If you choose to fly with your pet, it is important to remember that cats, in particular, are prone to motion sickness and stomach issues. To help prevent this, avoid feeding your cat solid food several hours before travel. This is also a good time to wash their bedding, toys, and litter box. If you are unsure what to do, speak with your vet for advice.

When planning for air transportation with pets, you may want to consider enlisting the services of a professional pet transporter. They will provide expert assistance, ensuring that your pets are kept safe, calm, and comfortable during their trip. While a transport service might cost more than simply flying your pet yourself, it is well worth the peace of mind.

In addition to hiring a transport company, you should also ensure that your pet is up to date on all their vaccinations and has an appointment scheduled with a new vet at your destination. It is also a great idea to talk with your current veterinarian about your upcoming move and transfer your pet’s medical records. They can advise you on how to do this, and they might even be able to recommend a vet in your new area.

Whether you are driving or flying, you will need to prepare your pet for their crate or carrier. If your pet is not used to being in a crate or carrier, you should start preparing them for this at least a month in advance of your move. Begin by casually introducing them to the container, and then gradually increase their time in it during playtime, meals, or other activities. You can also try spraying their container with a calming pheromone, which will help to keep them calm during the trip.

For international moves, you will need to ensure that your pet is up to date on their rabies vaccine and that all of their documents are in order. This can be complicated, and a simple error can put your pet’s entire journey on hold. For this reason, it is best to enlist the services of an experienced pet transporter, such as one that is a member of IPATA.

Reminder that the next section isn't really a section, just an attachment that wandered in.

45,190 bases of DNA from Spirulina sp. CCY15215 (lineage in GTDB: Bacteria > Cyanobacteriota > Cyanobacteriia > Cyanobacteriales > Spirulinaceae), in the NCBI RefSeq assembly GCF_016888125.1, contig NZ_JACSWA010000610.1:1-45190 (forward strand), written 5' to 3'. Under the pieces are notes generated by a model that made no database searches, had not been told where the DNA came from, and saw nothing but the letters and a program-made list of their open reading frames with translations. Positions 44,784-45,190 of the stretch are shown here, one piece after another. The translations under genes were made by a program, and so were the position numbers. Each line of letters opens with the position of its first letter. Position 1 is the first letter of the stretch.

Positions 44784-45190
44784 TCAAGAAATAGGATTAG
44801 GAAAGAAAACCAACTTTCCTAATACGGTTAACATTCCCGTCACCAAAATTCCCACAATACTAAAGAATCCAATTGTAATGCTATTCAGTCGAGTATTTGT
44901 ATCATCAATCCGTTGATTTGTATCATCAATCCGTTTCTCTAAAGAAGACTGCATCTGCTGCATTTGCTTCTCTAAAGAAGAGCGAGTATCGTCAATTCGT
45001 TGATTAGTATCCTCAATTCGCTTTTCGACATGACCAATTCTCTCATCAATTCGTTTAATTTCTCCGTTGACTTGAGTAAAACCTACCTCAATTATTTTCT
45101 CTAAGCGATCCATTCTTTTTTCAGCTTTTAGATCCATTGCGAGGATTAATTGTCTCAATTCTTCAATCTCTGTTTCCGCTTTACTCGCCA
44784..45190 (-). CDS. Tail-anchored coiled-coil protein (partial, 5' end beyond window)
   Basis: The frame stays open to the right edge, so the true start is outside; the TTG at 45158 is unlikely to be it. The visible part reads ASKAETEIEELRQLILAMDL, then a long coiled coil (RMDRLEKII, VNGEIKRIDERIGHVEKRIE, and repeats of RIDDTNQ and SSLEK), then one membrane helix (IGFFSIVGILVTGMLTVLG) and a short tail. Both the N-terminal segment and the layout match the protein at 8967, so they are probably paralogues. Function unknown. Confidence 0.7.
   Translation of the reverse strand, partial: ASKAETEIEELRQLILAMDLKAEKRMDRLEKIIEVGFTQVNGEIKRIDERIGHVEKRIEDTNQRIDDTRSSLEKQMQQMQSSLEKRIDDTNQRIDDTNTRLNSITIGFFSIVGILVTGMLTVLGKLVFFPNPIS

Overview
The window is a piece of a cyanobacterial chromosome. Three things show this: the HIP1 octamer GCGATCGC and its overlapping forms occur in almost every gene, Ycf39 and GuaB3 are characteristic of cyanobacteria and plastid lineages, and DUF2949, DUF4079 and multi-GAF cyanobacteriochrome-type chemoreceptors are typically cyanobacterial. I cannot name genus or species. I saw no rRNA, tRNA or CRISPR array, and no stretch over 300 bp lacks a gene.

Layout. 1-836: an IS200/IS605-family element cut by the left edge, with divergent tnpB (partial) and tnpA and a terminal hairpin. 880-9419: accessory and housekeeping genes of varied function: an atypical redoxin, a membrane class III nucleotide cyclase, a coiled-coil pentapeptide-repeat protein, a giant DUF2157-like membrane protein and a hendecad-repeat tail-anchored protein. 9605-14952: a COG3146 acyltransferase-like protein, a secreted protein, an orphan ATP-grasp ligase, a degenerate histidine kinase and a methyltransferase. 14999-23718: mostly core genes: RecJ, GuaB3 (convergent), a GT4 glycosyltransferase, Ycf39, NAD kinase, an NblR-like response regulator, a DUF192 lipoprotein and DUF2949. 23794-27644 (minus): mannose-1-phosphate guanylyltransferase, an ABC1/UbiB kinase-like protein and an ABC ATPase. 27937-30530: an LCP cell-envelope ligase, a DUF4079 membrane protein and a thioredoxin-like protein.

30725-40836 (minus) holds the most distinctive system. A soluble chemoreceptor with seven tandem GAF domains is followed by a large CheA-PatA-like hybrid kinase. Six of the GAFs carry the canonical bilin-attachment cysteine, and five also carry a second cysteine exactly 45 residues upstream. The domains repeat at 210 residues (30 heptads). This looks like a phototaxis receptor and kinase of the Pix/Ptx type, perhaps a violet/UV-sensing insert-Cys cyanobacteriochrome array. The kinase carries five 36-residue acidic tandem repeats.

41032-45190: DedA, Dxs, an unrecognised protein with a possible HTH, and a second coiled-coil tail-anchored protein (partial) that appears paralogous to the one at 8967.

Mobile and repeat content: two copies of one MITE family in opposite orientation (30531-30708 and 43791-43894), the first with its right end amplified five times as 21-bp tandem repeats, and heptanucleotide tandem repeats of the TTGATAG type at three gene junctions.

Getting Started

Whether you are driving or flying with pets during your move, it is important to start planning and preparing early. A good place to start is with your vet, making sure that your pet’s vaccinations are up-to-date and they have a microchip just in case of loss or accident during the move.

If you are boarding or staying in hotels during your move, book ahead and confirm that they accept pets. This will help prevent any surprises on moving day when you discover your pet may not be able to stay at the hotel.

For most pets, the best way to travel is in a carrier or crate. In the days leading up to the move, you should begin introducing them to their crate or carrier so that they become familiar with it. You should also desensitize your dog or cat to the packing materials (boxes, dollies, etc.) that will be used during the move by putting them around them often and giving them treats while they are near them to create a positive association.

On the day of the move, you should have a “moving kit” prepared with everything you will need for your pet to get through the day. This should include a leash, collar, crate or carrier, food, water, toys and grooming tools. You should also have a bag that contains any medications they will need for the duration of your move, including a contact number for the vet where you are going to be.

When you arrive at your new home, it will take time for your pet to adjust to the new environment. This may show up in destructive behaviors, indoor accidents or other anxiety symptoms like barking or chewing. During this period, it is important to stick with your regular routine as much as possible with feedings, walks and playtime. It is also a good idea to keep bedding, toys and treats from your old home to help your pet feel more comfortable in the new one. It is also a good idea to slowly introduce them to the house and neighborhood with supervised visits until they are comfortable enough to explore on their own.